MFA student exhibition hosts opening reception

Ethan Lauesen holding “The Act of Turning: Rotation” by Max Bartsch. Max has stated that this specific artwork was meant to represent “something that can’t be viewed without turning or rotating it,” as opposed to tradition paintings.

In the Fine Arts building a crowd gathered in the gallery for the opening reception of the Master of Fine Arts Student Exhibition Thursday, Jan. 25.

Once a year the graduate students in the art department collaborate to put on a show that displays art the students have been working on.

Carol Hoefler, the administrative assistant of the art department, says that the show gives students an opportunity to share what they have been working on while in the program with the public.

“It’s fun to watch the progress that some of these students make because you can tell some of the students are close to the end of their program while some are just at the start,” said Hoefler.

Eugene Cole (right) views “Borealis” by Indi Walter among other students at the exhibit that was hosted on Jan. 25.

A total of 10 artists make up the show with work ranging from digital media to photography, ceramics, bone carvings, weaving, and painting. But with there being such a wide variety of art and styles presented in the show, setting up the event itself can come with some difficulty.

Indi Walter’s “Borealis” (left) and “Aluminum Wolf Skull” (right) on display at the MFA Student Exhibition. One reason that draws Walter to using bone in her work is because its biodegradable.

The process of readying a gallery for a show is not always simple. Second year MFA student Max Bartsch described it as being similar to piecing together a puzzle, while gesturing to the opposite wall. Hanging on the wall is a body of work by photographer JR Ancheta. Above the photographs hangs art by Theresa Woldstad.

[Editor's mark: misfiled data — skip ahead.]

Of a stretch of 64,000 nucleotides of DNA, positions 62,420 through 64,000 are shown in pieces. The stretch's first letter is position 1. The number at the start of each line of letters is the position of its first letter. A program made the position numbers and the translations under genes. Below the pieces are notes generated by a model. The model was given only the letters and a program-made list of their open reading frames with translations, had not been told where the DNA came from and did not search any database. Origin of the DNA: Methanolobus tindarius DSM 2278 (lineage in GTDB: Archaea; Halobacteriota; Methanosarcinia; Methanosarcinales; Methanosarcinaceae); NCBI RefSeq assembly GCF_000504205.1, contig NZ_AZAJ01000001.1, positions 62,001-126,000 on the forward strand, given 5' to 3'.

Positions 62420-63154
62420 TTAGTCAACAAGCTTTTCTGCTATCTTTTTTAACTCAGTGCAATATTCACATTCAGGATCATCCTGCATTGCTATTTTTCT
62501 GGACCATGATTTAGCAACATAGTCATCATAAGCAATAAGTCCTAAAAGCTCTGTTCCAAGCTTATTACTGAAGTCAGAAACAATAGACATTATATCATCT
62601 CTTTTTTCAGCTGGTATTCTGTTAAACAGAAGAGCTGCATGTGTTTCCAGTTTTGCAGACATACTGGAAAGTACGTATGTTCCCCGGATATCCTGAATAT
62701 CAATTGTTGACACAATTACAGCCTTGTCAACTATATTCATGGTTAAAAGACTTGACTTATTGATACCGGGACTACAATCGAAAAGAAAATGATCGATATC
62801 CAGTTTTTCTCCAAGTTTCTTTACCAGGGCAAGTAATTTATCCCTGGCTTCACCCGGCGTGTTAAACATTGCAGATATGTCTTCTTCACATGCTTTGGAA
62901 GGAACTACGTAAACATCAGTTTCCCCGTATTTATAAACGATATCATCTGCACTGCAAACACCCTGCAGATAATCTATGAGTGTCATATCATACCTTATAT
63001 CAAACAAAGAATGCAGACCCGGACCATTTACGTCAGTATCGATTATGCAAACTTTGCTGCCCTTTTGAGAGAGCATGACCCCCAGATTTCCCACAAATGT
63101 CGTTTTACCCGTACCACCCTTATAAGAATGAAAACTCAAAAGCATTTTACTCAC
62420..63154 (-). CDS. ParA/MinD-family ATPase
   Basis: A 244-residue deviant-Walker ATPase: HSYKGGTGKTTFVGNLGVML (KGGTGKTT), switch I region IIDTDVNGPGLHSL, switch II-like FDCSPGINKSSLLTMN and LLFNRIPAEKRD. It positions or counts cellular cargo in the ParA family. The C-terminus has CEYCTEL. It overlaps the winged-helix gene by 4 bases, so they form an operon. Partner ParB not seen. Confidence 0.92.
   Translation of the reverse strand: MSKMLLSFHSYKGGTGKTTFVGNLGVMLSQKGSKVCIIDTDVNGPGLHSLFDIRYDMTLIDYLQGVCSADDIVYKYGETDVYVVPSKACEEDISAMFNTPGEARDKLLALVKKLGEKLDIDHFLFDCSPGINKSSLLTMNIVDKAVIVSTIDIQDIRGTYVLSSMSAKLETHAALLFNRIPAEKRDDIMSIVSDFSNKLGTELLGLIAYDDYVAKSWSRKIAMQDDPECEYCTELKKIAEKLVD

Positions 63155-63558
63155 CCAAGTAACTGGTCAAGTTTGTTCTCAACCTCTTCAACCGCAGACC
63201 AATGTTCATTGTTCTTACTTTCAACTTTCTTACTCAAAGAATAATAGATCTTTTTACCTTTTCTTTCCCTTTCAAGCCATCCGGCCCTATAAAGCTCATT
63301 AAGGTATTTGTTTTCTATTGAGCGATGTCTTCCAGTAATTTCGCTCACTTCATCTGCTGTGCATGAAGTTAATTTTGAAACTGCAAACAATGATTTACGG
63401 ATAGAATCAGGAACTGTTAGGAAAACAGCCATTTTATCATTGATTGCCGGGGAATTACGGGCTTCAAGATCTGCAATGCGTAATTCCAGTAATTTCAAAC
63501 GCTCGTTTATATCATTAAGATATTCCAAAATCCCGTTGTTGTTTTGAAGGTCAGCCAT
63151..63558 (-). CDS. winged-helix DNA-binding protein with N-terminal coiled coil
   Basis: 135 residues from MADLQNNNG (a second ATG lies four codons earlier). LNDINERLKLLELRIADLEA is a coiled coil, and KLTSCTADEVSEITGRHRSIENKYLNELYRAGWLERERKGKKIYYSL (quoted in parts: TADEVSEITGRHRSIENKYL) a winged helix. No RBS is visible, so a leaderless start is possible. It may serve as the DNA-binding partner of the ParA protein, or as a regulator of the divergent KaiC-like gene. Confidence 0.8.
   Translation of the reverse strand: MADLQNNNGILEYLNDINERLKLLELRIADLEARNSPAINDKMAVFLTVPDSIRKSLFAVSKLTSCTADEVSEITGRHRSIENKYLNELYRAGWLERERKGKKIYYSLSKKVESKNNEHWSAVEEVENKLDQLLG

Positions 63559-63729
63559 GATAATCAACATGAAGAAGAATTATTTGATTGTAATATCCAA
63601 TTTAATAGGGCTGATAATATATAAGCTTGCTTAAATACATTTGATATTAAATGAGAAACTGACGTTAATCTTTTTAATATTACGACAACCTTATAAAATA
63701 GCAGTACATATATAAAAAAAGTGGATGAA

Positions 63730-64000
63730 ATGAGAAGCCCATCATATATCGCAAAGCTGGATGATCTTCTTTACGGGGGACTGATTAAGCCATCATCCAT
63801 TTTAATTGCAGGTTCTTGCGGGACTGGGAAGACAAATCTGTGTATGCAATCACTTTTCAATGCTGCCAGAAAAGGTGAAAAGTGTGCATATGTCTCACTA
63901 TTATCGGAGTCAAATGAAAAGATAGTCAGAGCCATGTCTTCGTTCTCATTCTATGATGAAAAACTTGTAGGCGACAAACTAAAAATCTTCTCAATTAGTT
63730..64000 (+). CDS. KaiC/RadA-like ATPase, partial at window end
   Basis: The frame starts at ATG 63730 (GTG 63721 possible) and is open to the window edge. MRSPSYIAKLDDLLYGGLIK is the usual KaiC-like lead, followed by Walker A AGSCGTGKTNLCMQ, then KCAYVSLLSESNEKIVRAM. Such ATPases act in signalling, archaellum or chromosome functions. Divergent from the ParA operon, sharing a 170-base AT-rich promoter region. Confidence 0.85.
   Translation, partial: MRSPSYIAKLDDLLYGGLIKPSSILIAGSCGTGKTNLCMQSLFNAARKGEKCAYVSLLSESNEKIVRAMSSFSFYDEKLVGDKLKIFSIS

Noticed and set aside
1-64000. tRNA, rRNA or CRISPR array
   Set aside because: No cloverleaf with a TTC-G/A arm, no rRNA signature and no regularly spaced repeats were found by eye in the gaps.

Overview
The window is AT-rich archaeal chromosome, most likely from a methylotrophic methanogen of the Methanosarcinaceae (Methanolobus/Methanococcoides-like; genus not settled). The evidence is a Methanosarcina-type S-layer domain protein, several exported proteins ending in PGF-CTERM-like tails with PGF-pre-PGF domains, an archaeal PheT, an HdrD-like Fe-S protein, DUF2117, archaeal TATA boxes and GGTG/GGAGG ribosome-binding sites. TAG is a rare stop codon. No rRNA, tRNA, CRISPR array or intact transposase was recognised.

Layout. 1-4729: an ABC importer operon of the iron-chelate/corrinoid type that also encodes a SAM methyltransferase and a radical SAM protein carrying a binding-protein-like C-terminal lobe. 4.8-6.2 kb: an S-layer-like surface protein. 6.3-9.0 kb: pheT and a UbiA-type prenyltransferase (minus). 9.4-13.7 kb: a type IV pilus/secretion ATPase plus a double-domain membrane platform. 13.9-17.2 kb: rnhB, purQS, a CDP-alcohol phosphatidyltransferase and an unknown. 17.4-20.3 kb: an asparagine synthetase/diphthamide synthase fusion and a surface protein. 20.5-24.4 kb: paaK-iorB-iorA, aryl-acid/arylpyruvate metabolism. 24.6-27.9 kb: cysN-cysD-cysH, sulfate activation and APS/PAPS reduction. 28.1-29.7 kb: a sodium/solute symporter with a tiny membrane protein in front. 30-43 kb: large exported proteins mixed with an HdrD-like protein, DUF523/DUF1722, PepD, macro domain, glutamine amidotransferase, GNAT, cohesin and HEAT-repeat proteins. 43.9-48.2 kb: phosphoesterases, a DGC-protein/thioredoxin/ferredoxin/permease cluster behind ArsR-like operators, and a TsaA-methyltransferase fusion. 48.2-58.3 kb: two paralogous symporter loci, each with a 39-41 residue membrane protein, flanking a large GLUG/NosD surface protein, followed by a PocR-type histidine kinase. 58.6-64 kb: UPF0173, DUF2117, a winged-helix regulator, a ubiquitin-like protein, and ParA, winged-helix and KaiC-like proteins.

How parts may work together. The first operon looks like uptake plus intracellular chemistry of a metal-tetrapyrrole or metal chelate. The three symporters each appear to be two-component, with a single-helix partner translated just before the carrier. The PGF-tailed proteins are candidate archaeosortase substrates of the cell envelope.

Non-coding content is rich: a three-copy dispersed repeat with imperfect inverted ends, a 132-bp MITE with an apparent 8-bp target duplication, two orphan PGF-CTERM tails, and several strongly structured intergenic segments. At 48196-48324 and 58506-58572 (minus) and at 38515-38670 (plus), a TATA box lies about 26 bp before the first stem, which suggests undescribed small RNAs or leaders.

“We have this line here of JR’s birds of prey, and then we have Theresa’s pieces above that,” said Bartsch. “That’s not like an intentional decision, but then when we look at everything together it kind of becomes really obvious that those go really well together, and it kind of becomes its own pairing of ideas and pairing of different pieces.”

The art on display in the gallery can make coordination difficult between varying bodies of work due to the wide range of uniqueness presented. It can make or break the experience for visitors without a logical aesthetic flow in the gallery.

The artists in the MFA program come from different backgrounds and experiences prior to arriving at UAF. Originally from upstate New York, Bartsch received his BFA in Ohio before coming to Fairbanks.

Bartsch typically produces large paintings with different shapes and materials. The color palette may sometimes vary, but Bartsch tends to gravitate toward a few specific colors, such as pink and yellow, that then reoccur throughout his art.

Onlookers in the gallery view paintings on the backwall of the exhibition. Fine arts graduate students hung their own paintings at the exhibit.